Protecting your skin when seasons change

Protecting your skin when seasons change

As we're moving towards warmer weather conditions, and embracing a change in seasons - protecting your skin against both UVA and UVB rays should be priority. Newswatch sat down with a Umhlanga-based dermatologist, Dr. Cebisile Sibisi speaking on sun exposure, and the prevention of long-term damages to the skin.

Sunscreen on Summer Days
Getty Images

South Africa has the second highest incidents of skin cancer in the world, next to Australia. 

CANSA states that 20 000 South Africans are diagnosed annually with non-melanoma skin cancers - cancers that form in the upper and middle layers of the epidermis and rarely spread to other parts of the body.

At least 1 500 people are diagnosed with melanoma - a type of cancer that develops from the pigment-containing cells and may occur in other parts of the body. 

Speaking to Newswatch, Umhlanga-based dermatologist, Dr. Cebisile Sibisi says early detection and treatment may in the end save one’s life.

Sibisi says members of the public should book themselves in for an examination at least once a year. 

"It is imperative that patients with lighter skin types, or a history of skin cancer in the family, see a dermatologist on an annual basis or sooner if they notice any changes in their moles. Darker skinned people are not completely immune to getting skin cancer but their presentation might differ slightly," she says.   

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She says myths about using sunscreen still exist. These include -  

"I only need sunscreen on my face" 

Skin cancer loves anywhere the sun touches. You can get it on your arms, legs, back, feet, and chest. While it’s good to protect your face, skipping the rest of the areas exposed to the sun leaves you vulnerable - not just to skin cancer but signs of aging as well especially when you spend most of the day outdoors.

"People with sensitive skin should not use sunscreens" 

Incorrect, they actually need it more. If you have sensitive skin - you might react to certain ingredients in the sunscreen. So in this case, I usually advise these patients to use a physical sunscreen, which has titanium dioxide or zinc oxide to block rays, which is less irritating. Avoid chemicals like PABA, dioxybenzone, oxybenzone, or sulisobenzone and sunscreens with alcohol, fragrances or preservatives.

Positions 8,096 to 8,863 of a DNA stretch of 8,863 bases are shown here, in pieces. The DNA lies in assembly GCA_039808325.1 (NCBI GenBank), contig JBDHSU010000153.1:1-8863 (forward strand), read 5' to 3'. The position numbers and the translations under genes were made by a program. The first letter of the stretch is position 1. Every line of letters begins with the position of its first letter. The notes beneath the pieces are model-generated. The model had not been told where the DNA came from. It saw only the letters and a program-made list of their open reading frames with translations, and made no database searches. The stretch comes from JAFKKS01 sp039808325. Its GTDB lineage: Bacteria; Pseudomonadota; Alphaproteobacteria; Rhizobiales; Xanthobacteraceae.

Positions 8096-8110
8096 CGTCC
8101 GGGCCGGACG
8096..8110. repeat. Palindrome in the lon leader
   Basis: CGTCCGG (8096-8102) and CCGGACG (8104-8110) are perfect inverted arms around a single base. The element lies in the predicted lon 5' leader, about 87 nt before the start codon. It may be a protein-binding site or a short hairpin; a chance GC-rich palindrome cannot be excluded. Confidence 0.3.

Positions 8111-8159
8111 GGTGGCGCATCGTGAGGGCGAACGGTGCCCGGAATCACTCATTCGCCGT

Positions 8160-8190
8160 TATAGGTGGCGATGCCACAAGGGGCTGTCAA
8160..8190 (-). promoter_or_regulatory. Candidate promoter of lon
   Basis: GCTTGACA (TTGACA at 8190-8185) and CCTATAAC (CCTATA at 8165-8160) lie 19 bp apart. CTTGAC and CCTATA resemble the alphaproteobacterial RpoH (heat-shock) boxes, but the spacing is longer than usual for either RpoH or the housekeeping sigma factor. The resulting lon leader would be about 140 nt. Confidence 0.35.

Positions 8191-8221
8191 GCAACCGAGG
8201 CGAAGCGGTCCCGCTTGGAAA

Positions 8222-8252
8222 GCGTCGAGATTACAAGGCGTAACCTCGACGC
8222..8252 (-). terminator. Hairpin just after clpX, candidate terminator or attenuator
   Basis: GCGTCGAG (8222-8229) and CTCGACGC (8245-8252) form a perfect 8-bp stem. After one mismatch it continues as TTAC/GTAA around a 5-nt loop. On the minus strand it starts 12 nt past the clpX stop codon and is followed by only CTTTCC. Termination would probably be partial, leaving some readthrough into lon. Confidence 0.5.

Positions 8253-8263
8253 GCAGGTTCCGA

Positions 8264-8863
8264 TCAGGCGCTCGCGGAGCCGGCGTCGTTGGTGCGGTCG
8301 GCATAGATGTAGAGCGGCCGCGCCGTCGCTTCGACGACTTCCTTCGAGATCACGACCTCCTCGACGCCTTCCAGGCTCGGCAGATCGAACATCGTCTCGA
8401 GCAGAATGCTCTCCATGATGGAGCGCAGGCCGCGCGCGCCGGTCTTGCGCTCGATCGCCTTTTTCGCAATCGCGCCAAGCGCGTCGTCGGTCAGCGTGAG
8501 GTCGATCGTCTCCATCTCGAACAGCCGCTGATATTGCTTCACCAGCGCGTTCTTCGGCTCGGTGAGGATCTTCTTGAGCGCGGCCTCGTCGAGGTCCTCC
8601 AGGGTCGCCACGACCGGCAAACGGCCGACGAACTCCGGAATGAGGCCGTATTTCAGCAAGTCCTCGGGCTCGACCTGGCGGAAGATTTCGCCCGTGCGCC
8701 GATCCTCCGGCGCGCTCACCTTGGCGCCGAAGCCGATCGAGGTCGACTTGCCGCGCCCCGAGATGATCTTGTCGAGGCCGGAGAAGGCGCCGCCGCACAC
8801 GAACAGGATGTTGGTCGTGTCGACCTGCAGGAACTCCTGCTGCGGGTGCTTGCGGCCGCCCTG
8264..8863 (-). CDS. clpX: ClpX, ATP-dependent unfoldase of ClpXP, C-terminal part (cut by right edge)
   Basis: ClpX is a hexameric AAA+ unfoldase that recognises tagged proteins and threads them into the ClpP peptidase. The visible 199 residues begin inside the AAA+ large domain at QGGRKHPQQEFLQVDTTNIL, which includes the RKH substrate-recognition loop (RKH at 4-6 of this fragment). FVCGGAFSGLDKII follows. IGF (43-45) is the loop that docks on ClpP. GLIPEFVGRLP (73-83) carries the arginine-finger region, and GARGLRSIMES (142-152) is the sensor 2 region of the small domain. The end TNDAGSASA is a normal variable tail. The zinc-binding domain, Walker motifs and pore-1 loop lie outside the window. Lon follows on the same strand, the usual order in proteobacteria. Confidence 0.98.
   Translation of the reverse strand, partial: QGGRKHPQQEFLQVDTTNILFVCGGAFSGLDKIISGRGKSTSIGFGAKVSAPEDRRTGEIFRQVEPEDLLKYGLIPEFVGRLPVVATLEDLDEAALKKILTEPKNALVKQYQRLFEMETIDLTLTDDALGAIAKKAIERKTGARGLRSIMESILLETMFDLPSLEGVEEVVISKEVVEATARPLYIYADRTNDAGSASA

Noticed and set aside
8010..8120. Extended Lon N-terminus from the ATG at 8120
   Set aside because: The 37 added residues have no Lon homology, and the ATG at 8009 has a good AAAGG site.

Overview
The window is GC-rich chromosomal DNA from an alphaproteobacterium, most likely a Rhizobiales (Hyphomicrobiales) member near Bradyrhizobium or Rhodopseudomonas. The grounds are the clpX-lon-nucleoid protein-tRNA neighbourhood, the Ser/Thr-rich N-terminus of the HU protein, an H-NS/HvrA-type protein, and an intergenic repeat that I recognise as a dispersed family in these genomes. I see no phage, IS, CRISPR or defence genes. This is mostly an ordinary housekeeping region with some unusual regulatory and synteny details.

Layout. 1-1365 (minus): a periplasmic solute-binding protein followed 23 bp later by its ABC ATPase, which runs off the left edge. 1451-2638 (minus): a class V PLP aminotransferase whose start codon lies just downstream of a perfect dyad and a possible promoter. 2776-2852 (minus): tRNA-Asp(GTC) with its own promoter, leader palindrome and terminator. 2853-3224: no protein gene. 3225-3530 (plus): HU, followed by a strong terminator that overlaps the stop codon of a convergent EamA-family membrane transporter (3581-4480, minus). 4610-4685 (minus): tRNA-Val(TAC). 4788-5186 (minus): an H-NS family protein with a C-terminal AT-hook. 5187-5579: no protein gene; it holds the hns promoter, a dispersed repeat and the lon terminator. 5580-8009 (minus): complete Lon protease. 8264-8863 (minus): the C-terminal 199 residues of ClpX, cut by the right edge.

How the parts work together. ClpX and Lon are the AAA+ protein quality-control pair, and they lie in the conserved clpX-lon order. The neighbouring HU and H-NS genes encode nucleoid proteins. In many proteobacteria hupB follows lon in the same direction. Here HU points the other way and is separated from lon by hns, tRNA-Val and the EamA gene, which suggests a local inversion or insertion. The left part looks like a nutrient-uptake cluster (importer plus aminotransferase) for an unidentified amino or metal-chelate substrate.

"The more expensive a sunscreen is, the better it will be"

What actually matters is that you should apply the sunscreen 10-15 minutes before going in the sun, and then re-apply it every three hours, if you continue being exposed to the sun. Also make sure that the contents blocks both UVA and UVB rays.

"Using sunscreen will lead to Vitamin D deficiency"

A large number of the population is deficient in Vitamin D to some degree irrespective of sunscreen use because we don’t get enough of it from the environment and our diet. Sunscreens do not lead to vitamin D deficiency and this has been scientifically proven. So start protecting your skin, rather take supplements to correct your deficiency than risk getting skin cancer instead. 

Skin cancer in South Africa
The Cancer Association of South Africa

Examining yourself regularly

Dr. Sibisi says regular self-examination can help detect early signs of skin cancer. 

"I always advise couples or family members to examine each other monthly especially on hard to reach areas like your back. For melanoma we use the ABCDE method to try detect changes. But for the non-melanoma skin cancers - I always advise patients that if they see any lesion that is persistent - have it checked," she says. 

 The ABCDE method looks at asymmetry (if part of a mole doesn't match the other), border irregularity, colour on the skin, a diameter that's greater than 6 mm and the evolving size, shape or colour.

Skin cancer is one of the most preventable forms of cancer - so always use sunscreen and protective clothing when outdoors for extended periods of time!

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